Adventure Travel and Fly Fishing: Part I

Nov 07, 2012

Author: Tucker Ladd

Like it or not, it is that time of the year again.  Many Colorado and other western state anglers are hanging up and drying out their waders and winding down their trout season.  Thoughts of standing on wet rocks in cold rivers begin drifting towards visions of warm sands, distant lands, umbrellas drinks, and exotic species. If you have been kicking around the idea of taking a trip outside the borders this winter or spring, here are a few tips from the professionals at Fly Water Travel to get your trip planning started.

Like it or not, it is that time of the year again.  Many Colorado and other western state anglers are hanging up and drying out their waders and winding down their trout season.  Thoughts of standing on wet rocks in cold rivers begin drifting towards visions of warm sands, distant lands, umbrellas drinks, and exotic species. If you have been kicking around the idea of taking a trip outside the borders this winter or spring, here are a few tips from the professionals at Fly Water Travel to get your trip planning started.

Whether it is big bonefish in the Bahamas, giant fresh water dorado in Argentina, sea run Chilean browns or monster migratory tarpon in the Caribbean, the slowing of our trout season marks the acceleration of another.  Four piece rods and short tubes that fit in overhead bins are made for a reason - travel season is just starting to heat up.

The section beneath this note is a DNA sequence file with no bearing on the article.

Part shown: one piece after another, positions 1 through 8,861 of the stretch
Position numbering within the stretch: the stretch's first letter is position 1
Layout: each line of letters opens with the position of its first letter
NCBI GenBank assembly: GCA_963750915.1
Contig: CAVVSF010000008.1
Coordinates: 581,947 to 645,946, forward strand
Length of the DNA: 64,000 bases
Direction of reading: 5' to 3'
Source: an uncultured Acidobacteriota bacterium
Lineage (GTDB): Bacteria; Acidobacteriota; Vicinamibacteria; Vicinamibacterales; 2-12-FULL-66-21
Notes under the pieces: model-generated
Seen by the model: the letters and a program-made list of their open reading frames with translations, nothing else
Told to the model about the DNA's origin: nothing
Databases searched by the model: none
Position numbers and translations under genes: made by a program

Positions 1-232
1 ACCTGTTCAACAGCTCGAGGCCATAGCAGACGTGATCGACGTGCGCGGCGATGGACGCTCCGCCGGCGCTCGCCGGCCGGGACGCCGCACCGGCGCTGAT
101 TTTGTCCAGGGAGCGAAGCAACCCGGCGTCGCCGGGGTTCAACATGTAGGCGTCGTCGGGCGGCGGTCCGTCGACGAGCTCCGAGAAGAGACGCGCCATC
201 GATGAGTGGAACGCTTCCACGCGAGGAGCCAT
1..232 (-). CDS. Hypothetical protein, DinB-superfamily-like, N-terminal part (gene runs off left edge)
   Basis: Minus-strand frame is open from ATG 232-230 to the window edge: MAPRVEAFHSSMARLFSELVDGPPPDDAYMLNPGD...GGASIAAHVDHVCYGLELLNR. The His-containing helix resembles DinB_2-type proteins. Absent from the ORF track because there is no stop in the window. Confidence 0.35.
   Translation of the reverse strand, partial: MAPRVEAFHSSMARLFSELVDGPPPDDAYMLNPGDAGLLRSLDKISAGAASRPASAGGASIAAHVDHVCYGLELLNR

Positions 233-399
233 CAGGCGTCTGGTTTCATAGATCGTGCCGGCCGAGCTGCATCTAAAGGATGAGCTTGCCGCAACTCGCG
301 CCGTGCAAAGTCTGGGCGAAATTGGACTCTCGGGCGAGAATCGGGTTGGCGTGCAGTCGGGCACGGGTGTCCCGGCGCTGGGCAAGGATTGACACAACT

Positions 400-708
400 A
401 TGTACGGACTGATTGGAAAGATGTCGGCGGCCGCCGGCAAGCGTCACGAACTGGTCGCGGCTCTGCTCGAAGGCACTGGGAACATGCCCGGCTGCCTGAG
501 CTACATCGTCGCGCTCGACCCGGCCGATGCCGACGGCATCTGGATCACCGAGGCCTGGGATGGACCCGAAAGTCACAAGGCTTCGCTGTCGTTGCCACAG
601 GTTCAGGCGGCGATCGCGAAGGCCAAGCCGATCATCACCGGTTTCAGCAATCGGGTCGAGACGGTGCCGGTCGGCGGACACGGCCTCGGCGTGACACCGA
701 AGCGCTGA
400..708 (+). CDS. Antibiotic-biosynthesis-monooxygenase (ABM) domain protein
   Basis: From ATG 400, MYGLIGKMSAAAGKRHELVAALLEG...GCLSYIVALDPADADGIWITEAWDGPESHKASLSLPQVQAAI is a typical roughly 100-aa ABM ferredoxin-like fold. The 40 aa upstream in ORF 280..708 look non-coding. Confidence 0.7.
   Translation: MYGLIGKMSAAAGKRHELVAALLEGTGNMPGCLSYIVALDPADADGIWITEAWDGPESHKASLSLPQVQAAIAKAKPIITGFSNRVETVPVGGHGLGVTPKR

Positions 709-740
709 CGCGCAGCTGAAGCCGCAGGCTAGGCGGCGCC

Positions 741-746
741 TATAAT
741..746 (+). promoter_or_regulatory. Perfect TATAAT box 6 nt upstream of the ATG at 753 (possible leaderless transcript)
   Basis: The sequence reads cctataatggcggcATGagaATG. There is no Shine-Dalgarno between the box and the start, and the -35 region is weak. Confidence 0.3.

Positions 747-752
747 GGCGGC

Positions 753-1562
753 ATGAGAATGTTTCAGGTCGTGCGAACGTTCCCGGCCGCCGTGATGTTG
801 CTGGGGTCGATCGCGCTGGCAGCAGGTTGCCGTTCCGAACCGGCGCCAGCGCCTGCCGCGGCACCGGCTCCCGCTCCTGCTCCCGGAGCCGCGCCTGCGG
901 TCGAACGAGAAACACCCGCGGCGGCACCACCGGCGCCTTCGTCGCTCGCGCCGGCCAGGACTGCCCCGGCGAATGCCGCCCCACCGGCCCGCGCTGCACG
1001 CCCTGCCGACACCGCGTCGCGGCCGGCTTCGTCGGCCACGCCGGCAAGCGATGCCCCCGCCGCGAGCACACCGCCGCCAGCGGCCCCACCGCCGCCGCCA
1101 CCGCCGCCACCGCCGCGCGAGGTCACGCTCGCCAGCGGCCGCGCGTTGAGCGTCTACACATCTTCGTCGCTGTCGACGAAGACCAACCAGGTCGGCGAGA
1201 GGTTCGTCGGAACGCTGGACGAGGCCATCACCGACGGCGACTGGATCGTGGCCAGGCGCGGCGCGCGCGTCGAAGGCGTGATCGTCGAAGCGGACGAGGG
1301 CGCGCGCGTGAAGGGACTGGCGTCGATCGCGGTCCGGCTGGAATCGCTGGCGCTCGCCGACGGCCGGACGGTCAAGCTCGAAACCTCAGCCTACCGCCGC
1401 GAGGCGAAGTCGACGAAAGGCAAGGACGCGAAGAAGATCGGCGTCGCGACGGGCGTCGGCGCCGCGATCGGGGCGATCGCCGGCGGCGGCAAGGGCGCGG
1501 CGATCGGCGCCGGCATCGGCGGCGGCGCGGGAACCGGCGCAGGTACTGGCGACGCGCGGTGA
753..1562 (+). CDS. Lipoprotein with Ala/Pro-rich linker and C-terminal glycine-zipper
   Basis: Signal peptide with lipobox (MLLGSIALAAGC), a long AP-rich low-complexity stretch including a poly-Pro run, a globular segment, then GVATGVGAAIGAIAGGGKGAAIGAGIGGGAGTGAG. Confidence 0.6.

Most international destination fly-fishing adventures fall into two basic categories:  all-inclusive guided trips or do-it-yourself excursions.  Visiting a lodge or taking a guided trip will almost always lead to a more productive day for the angler who is new to the targeted waters.  Whether we like to admit it or not, there is a certain degree of hand holding that goes on during a guided trip.  You really do not have to spend as much time thinking about the equipment, bugs, rigs, and specific locations to fish.  All of the guides experience and know-how hopefully culminate in large numbers of fish and an unforgettable trip.  

“The advantage of working with an agent and booking into a quality outfitting operation really boils down to the value of one’s time and discretionary income,” said Ken Morrish with Fly Water Travel.  “If you have time but no money, freelancing is the best. If you have money but are tight on free time, you are best off using an agent.  Good agents will ask you specifically about what you are interested in. They will narrow the playing field quickly and focus in on what is most important to the client. That could be wade fishing, or value, or trophy fish or whatever. In my opinion, agents should never have an agenda when it comes to where they want a guest to fish, but rather they should focus solely on listening and helping clients find the operation that best meets their particular needs.”

Using an outfitter or booking agent can make for a much more efficient and productive time on the water if that is what you are interested in.